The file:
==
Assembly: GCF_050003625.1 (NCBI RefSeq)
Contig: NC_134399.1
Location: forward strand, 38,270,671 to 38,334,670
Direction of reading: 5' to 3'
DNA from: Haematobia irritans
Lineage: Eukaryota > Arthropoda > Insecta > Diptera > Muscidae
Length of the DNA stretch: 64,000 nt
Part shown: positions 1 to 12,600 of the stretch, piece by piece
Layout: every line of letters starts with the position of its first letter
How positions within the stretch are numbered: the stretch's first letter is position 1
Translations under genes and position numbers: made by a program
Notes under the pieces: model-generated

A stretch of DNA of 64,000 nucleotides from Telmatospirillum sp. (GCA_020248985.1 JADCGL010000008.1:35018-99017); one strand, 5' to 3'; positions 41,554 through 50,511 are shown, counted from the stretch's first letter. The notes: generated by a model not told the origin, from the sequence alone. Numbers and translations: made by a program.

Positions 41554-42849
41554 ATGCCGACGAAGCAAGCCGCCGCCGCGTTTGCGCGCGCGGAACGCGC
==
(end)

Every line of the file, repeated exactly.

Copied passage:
Assembly: GCF_050003625.1 (NCBI RefSeq)
Contig: NC_134399.1
Location: forward strand, 38,270,671 to 38,334,670
Direction of reading: 5' to 3'
DNA from: Haematobia irritans
Lineage: Eukaryota > Arthropoda > Insecta > Diptera > Muscidae
Length of the DNA stretch: 64,000 nt
Part shown: positions 1 to 12,600 of the stretch, piece by piece
Layout: every line of letters starts with the position of its first letter
How positions within the stretch are numbered: the stretch's first letter is position 1
Translations under genes and position numbers: made by a program
Notes under the pieces: model-generated

A stretch of DNA of 64,000 nucleotides from Telmatospirillum sp. (GCA_020248985.1 JADCGL010000008.1:35018-99017); one strand, 5' to 3'; positions 41,554 through 50,511 are shown, counted from the stretch's first letter. The notes: generated by a model not told the origin, from the sequence alone. Numbers and translations: made by a program.

Positions 41554-42849
41554 ATGCCGACGAAGCAAGCCGCCGCCGCGTTTGCGCGCGCGGAACGCGC